chessgames.com
Members · Prefs · Collections · Openings · Endgames · Sacrifices · History · Search Kibitzing · Kibitzer's Café · Chessforums · Tournament Index · Players · Kibitzing

A Turing 
 
Alan Turing
Number of games in database: 1
Years covered: 1952

Search Sacrifice Explorer for Alan Turing
Search Google for Alan Turing


ALAN TURING
(born Jun-23-1912, died Jun-07-1954) United Kingdom

[what is this?]
Alan Mathison Turing was born in London, England and during World War II, he contributed greatly to the defeat of Hitler using his remarkable insights into the science of cryptanalysis to crack most of the Nazis' encrypted communications.

He is widely regarded as the father of modern computer science, largely due to his mathematical contributions which formalized the concept of the computer algorithm, and hypothetical computation engines (now known as Turing Machines), even before computers were a technological reality. According to Jack Copeland:*

"At a time when the term 'computer' meant nothing more than a human clerk who sat at a desk doing calculations with paper and pencil, Turing envisaged a 'universal computing machine', whose function could effortlessly be transformed from word processor to desk calculator to chess opponent—or anything else that we have the skill to pin down in the form of a program. Like many great ideas, this one now seems as obvious as the wheel and the arch, but with this single invention, the stored program universal computer, Turing changed the world.

In 1945 Turing went on to design a vast stored-program electronic computer called the Automatic Computing Engine—or ACE. The name was an homage to 19th century computing pioneer Charles Babbage, who proposed giant mechanical calculating 'engines'. Turing's sophisticated ACE design found commercial success in the English Electric Company's DEUCE, one of the earliest electronic computers to go on sale. The DEUCE became a foundation stone of the fledgling British computer industry, and, together with a small handful of other mark 1 computers—all in one way or another profoundly influenced by Turing's ideas—the DEUCE propelled the nation into the Computer Age. Turing also contributed to the triumph at Manchester, where Tom Kilburn and Freddie Williams built the first computer with memory stored programs, which can be considered as a universal Turing machine realised in electronic hardware. Their 'Baby', the world's first modern computer, came to life in June 1948, the same year that Turing joined the Computing Machine Laboratory at Manchester. He remained at The University of Manchester for the rest of his life."

In 1948, working with his former undergraduate colleague, D.G. Champernowne, Turing began writing a chess playing algorithm. In 1952, lacking a computer powerful enough to execute the program, Turing played a game against Alick Glennie, in which he simulated the computer, taking about 30 minutes per move. The program lost that game, although it is reported that it scored a victory against Champernowne's wife.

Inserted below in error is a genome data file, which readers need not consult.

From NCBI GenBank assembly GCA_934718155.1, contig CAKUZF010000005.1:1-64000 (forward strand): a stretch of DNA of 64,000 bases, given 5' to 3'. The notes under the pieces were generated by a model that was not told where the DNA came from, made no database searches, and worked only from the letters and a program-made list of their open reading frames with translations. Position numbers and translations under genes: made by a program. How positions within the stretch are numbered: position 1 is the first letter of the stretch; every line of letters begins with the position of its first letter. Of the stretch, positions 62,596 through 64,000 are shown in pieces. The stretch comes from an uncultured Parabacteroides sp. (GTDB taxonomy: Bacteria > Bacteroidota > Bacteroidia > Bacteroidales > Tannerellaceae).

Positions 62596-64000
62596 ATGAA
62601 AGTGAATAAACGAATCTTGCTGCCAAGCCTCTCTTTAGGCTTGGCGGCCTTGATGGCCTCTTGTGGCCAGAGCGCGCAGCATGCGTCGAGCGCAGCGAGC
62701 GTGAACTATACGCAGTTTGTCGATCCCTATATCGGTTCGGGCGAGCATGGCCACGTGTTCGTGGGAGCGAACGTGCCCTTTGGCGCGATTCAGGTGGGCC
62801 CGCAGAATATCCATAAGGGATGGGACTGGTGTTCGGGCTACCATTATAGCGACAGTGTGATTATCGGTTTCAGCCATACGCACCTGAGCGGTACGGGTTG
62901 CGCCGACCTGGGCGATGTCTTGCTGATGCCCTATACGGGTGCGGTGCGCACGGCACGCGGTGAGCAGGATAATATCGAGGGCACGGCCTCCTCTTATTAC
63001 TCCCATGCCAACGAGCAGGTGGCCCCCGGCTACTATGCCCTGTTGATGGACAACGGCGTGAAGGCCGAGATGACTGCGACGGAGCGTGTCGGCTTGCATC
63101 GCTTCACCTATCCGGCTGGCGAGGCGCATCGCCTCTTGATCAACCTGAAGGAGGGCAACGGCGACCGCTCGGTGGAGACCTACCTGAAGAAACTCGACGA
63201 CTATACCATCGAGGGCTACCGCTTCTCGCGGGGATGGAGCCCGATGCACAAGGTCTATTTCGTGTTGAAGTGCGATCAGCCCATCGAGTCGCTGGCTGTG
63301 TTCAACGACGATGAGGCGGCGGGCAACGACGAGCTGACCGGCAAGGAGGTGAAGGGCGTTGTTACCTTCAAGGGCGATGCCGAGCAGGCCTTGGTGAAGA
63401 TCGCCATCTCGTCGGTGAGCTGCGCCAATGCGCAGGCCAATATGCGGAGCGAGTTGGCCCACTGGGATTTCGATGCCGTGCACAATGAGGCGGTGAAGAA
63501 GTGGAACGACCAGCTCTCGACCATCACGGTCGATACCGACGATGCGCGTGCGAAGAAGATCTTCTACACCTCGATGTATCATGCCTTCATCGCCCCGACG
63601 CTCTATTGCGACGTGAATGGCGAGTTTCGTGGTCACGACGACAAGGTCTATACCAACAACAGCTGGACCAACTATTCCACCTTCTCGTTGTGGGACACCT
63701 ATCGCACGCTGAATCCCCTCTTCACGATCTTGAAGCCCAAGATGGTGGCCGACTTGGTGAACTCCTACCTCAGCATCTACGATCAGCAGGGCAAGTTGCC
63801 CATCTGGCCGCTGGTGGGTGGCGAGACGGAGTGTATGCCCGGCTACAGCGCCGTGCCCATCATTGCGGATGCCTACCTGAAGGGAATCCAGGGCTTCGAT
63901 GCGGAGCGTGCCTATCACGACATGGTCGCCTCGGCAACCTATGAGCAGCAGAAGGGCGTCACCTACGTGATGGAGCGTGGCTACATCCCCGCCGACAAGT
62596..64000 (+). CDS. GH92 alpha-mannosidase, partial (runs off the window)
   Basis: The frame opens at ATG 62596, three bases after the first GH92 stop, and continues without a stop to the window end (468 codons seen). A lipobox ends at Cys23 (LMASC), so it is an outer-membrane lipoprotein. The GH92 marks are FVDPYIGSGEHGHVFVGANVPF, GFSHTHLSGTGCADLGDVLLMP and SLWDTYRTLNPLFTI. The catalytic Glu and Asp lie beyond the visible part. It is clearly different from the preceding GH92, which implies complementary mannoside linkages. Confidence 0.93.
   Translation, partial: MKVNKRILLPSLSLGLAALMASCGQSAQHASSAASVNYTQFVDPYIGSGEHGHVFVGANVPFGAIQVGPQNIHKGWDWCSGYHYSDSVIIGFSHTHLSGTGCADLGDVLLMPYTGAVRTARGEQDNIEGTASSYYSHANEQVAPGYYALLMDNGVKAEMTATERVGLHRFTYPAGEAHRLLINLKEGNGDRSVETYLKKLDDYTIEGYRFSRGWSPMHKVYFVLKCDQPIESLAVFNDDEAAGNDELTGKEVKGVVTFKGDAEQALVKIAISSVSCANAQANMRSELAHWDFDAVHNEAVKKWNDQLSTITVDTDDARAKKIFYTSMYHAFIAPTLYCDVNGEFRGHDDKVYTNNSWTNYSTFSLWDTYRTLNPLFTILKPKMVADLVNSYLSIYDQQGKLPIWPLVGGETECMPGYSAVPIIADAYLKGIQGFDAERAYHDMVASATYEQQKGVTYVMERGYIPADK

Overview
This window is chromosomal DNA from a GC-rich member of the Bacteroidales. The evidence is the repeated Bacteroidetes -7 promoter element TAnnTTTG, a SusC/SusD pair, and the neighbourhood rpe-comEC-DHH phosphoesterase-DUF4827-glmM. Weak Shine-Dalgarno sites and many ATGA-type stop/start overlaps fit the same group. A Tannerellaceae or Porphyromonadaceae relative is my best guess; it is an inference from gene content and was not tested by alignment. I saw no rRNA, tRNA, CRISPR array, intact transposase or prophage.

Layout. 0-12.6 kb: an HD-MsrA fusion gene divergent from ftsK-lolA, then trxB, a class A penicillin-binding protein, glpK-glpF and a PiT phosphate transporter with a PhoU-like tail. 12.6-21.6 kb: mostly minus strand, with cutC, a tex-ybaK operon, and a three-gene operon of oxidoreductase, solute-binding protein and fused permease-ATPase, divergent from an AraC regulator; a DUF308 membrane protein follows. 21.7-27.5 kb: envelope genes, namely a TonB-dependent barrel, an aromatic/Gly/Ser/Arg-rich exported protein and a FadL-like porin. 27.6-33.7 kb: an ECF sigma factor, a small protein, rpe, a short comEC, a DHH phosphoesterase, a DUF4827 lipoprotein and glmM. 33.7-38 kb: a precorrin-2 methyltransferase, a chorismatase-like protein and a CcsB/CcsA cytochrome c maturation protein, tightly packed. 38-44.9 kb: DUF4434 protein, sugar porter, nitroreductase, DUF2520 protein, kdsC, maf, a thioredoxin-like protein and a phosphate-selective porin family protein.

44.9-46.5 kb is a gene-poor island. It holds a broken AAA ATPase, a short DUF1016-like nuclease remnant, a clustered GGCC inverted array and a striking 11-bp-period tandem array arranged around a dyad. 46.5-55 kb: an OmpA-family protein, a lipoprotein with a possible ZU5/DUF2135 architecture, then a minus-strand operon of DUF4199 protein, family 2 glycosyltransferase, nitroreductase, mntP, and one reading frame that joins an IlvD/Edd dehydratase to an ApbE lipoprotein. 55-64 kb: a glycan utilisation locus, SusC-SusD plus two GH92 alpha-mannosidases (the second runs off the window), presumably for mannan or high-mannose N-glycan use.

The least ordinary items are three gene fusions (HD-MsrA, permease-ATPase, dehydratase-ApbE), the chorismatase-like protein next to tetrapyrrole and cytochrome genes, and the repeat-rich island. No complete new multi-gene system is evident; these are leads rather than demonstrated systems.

In the early 1950s, Turing was persecuted for his homosexuality, and prosecuted under British law. In 1954, Turing died from cyanide poisoning*, his death being ruled to have been suicide. British Prime Minister Gordon Brown released a statement on 10 September 2009 apologising and describing Turing's treatment as "appalling".

The 100th anniversary of his birth was celebrated at The Alan Turing Centenary Conference.**

Sources * http://www.economist.com/blogs/babb... ** http://www.turing100.manchester.ac....

Wikipedia article: Alan Turing


 page 1 of 1; one game  PGN Download 
Game  ResultMoves Year Event/LocaleOpening
1. A Turing vs A Glennie 0-129 1952 Friendly gameC26 Vienna
 

Kibitzer's Corner
< Earlier Kibitzing  · PAGE 3 OF 3 ·  Later Kibitzing>
Jun-22-12
Premium Chessgames Member
  twinlark: Oh what a legacy he left us! That we can even communicate like this is in no small part due to him.
Jun-23-12
Premium Chessgames Member
  brankat: Born 100 years ago!

R.I.P. Mr.Turing.

Jun-23-12  goodevans: There's an <Alan Turing> puzzle on the Google UK search page today, http://www.google.co.uk/. It took me a few minutes to crack it. Is it on all the Google search pages worldwide?
Jun-23-12  Gryz: The puzzle is on the Dutch www.google.nl too.
Jun-23-12  goodevans: <Gryz> Thanks. I pleased to hear his importance is being recognised outside his home country.

Did you manage to solve it?

Jun-23-12  LoveThatJoker: Alan Turing, today you are remembered!

:)

LTJ

Jun-23-12  TheTamale: Ruben Fine, I believe, once wrote an essay on the low incidence of homosexuality in chess players. If I remember correctly, which I may not, his explanation was that chess itself is replete with phallic and patricide imagery and essentially as such serves as an acceptable "substitute" for homosexual inclinations. Something like that. (I believe Fine was a psychotherapist by trade.)
Jun-23-12  TheTamale: In any event, Turing is something of an icon in the world of math geekery, and I add my voices to the others in lamenting the fear and intolerance that led to his tragic demise.